The Palace of the Parliament (Palatul Parlamentului) is one of the top tourist attractions in Bucharest. It is the world’s second-largest administrative building (after the Pentagon), an architectural colossus that also claims the title as the heaviest building in the world.
Boasting more than 3,000 rooms over 330,000 square meters and constructed with marble and steel, it was originally called the People’s House by its visionary, the dictator Nicolae Ceausescu, who used it as his family’s residence and as the seat of his government.
To complete it, Ceausescu razed places of worship, workshops, factories, parks, part of the Old Town, and entire neighborhoods. More than 20,000 workers and 700 architects worked on the opulent Neoclassical-style palace over a span of 13 years, from 1985 to 1997, during which time the majority of Romanians faced poverty.

2.Romanian Athenaeum

Romanian Athenaeum

The Romanian Athenaeum (Romanian: Ateneul Român) is a concert hall in the center of Bucharest, Romania, and a landmark of the Romanian capital city. Opened in 1888, the ornate, domed, circular building is the city’s most prestigious concert hall and home of the “George Enescu” Philharmonic and of the George Enescu Festival.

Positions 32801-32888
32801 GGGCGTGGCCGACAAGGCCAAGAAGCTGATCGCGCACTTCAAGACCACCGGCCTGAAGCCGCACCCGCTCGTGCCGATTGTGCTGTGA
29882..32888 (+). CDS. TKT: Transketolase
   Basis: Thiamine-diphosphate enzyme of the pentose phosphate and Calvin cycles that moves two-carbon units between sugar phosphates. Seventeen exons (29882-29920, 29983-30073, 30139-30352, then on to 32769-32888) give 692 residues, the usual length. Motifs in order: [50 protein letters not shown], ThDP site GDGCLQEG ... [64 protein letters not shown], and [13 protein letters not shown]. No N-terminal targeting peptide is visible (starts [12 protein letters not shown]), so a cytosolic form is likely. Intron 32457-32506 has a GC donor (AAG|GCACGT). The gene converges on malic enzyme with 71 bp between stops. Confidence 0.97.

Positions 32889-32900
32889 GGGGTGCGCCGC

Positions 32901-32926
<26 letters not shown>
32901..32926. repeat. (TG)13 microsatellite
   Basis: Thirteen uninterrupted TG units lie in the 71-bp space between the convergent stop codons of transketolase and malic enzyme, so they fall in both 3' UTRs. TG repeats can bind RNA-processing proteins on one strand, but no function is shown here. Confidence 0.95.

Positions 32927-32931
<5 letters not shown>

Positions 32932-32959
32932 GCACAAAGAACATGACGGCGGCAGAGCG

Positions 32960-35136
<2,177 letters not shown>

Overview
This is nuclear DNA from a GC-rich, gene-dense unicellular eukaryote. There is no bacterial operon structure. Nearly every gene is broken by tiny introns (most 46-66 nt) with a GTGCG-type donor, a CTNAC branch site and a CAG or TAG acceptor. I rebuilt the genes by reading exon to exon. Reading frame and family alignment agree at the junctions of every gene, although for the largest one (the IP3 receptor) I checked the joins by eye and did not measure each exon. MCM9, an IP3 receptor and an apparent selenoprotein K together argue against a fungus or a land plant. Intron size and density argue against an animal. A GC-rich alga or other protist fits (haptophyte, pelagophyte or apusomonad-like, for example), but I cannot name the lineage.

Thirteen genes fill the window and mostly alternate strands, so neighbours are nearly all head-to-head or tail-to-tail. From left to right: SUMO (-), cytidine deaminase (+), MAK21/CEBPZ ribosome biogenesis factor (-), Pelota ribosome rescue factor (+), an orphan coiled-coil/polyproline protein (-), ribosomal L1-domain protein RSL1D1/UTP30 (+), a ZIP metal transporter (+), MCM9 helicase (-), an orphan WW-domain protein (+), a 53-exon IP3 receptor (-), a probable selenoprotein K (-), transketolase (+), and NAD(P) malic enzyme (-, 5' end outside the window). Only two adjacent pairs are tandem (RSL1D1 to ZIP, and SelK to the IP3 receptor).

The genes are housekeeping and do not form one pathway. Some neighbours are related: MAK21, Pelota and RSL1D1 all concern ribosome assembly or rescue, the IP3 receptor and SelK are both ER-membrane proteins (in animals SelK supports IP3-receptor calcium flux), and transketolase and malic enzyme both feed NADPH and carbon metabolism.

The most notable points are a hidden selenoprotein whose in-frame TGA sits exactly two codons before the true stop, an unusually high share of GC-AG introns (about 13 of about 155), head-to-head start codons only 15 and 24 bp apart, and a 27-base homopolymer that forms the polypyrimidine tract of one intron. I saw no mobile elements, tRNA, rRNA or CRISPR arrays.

. The 19th-century building, designed by French architect Albert Galleron, resembles an ancient Greek temple with a 41-meter-high dome and a peristyle of six Ionic columns.
The interiors feature a lobby of intricately painted gold-leaf ceilings, cascading balconies, and spiral marbled staircases. The 652-seat auditorium is known for its excellent acoustics and its fine art. A 70-meter-long and three-meter-high fresco that winds its way around the circular hall proudly depicts scenes from Romania’s history.

In 1865, cultural and scientific personalities such as Constantin Esarcu, V. A. Urechia, and Nicolae Creţulescu founded the Romanian Athenaeum Cultural Society. To serve its purposes, the Romanian Athenaeum, a building dedicated to art and science, would be erected in Bucharest.
The building was designed by the French architect Albert Galleron, built on a property that had belonged to the Văcărescu family and inaugurated in 1888, although work continued until 1897. A portion of the construction funds was raised by public subscription in a 28-year-long effort, of which the slogan is still remembered today: “Donate one leu for the Ateneu!”